A somewhat related program is the Ocean Resources Management Plan which is a statewide plan mandated by Chapter 205A, Hawaii Revised Statutes. It represents a significant change in the way Hawaii approaches natural and cultural resources management in response to public concerns that the existing functional management system was not working effectively. It is based on a three-perspective framework:
Other states where Marine Spatial Planning (sometimes also referred to as Ocean Management, Ocean Planning or Ocean Zoning) efforts have been initiated include Delaware, Florida, North Carolina, South Carolina, and Washington. The Mid-Atlantic Regional Council on the Ocean (MARCO) Portal is an online toolkit and resource center that consolidates available data and enables state, federal and local users to visualize and analyze ocean resources and human use information such as fishing grounds, recreational areas, shipping lanes, habitat areas, and energy sites, among others. In California, efforts are underway to begin to implement a workplan for Coastal and Marine Spatial Planning. Meanwhile, the California Ocean Resources Management Program includes the Marine Life Protection Act Initiative.
Check out this video on Washington's Marine Spatial Planning process:
NOAA's Coastal and Marine Spatial Planning website provides a useful summary of regional and state Marine Spatial Planning activities.
The National Marine Protected Areas Center's Ocean Uses Atlas Project helps address a critical information gap in ocean management by mapping, for the first time, the full range of significant human uses of the ocean. Spatial data for nearly 30 ocean uses have been gathered through a series of participatory mapping workshops convened with regional ocean use experts in California and New Hampshire/Southern Maine. You can download spatial data, view mapping products, and access interactive online mapping tools for both areas by clicking on the state links.
Economic benefits associated with Marine Spatial Planning have been examined in a technical paper "Ecosystem service tradeoff analysis reveals the value of marine spatial planning for multiple ocean uses" published in early 2012. From the abstract of that paper:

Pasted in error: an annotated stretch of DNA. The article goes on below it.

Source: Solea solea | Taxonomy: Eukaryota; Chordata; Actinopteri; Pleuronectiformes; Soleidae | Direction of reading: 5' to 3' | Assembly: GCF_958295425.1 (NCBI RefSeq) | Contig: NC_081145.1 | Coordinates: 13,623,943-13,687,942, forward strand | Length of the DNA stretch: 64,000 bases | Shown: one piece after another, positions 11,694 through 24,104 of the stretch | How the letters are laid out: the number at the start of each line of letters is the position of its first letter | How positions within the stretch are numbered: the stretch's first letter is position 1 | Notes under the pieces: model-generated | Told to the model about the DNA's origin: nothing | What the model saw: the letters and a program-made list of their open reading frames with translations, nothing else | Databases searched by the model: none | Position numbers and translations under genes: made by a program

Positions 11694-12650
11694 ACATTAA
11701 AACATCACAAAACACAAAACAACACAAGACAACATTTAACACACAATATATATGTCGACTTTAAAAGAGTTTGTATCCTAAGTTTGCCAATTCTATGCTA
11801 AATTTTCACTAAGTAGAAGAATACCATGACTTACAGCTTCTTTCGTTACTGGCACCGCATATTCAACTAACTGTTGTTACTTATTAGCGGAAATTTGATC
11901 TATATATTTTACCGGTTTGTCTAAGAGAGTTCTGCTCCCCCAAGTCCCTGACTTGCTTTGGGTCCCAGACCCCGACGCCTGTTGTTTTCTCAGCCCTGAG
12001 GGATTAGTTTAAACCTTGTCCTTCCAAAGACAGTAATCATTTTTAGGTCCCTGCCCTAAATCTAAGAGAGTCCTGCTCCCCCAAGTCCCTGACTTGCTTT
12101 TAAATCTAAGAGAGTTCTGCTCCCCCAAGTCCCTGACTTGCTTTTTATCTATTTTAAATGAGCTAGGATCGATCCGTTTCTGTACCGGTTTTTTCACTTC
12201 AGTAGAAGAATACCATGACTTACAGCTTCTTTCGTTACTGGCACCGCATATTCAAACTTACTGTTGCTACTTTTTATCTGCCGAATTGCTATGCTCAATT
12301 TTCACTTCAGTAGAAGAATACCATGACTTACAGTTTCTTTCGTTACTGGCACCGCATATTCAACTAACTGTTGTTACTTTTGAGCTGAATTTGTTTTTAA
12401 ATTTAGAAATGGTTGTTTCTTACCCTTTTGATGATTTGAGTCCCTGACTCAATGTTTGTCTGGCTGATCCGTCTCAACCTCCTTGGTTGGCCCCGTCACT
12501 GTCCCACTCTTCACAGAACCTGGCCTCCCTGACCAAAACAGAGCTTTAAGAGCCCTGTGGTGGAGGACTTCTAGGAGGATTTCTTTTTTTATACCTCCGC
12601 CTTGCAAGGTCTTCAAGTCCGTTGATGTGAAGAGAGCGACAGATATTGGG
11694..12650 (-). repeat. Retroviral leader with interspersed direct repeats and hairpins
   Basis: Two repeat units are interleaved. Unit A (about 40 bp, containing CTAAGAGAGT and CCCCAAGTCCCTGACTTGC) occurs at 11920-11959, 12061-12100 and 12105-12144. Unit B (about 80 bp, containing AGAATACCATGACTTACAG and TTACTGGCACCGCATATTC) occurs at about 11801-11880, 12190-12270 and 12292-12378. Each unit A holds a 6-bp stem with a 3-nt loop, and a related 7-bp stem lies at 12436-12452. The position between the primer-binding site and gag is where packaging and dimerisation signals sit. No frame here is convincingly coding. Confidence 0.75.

Marine Spatial Planning (MSP) is a necessary and important process being implemented at both the state and national levels to help ensure that we can continue to make use of the ocean’s resources and enjoy the ocean without degrading those resources. MSP provides Surfrider Foundation chapters an opportunity to secure protections for special places (priority ecological & recreational areas) through participation in regional stakeholder processes. Such a role is fully appropriate given the significant ecological and socio-economic benefits these places provide. Surfrider Foundation activists and all those concerned about continued protection and enjoyment of the world’s oceans, waves and beaches are encouraged to follow and participate in the Marine Spatial Planning process.
The National Ocean Council has released a Marine Planning Handbook (PDF, 146 KB) to support the efforts of regions that are interested in establishing regional planning bodies and developing marine plans. The document provides information on how to advance priorities while ensuring a transparent, participatory, science-based process. The handbook supplements the discussion of marine planning in the National Ocean Policy Implementation Plan (PDF, 4.5 MB) and is based on extensive public and stakeholder input.
Coastal Marine Spatial Planning Advancement Training Bibliography of Coastal and Marine Spatial Planning Reference Materials
UNESCO Marine Spatial Planning
Zoning the Oceans: The Next Big Step in Coastal Zone Management (American Bar Association) is intended to help experts and government planners use zoning as a vehicle for ocean development and management. It is claimed to be the first book to focus on new and emerging state ocean zoning programs in the context of recent developments in offshore coastal zone regulation at the state and federal levels.
National Marine Protected Areas Center California Ocean Uses Atlas and New Hampshire and Southern Maine Ocean Uses Atlas. Also see their document Mapping Human Uses of the Ocean, Informing Marine Spatial Planning Through Participatory GIS
Massachusetts Ocean Management Plan
Rhode Island Ocean Special Area Management Plan
New York Spatial Planning (click on Spatial Planning under “One Pagers.”)
Oregon Territorial Sea Plan administrative rulemaking project
NOAA Coastal Services Center Marine Spatial Planning Stakeholder Analysis (pdf)
NOAA Coastal Services Center A Review and Summary of Human Use Mapping in the Marine and Coastal Zone (pdf)
The website http://marinecadastre.gov was developed by NOAA and the Bureau of Ocean Energy Management to support offshore renewable energy development.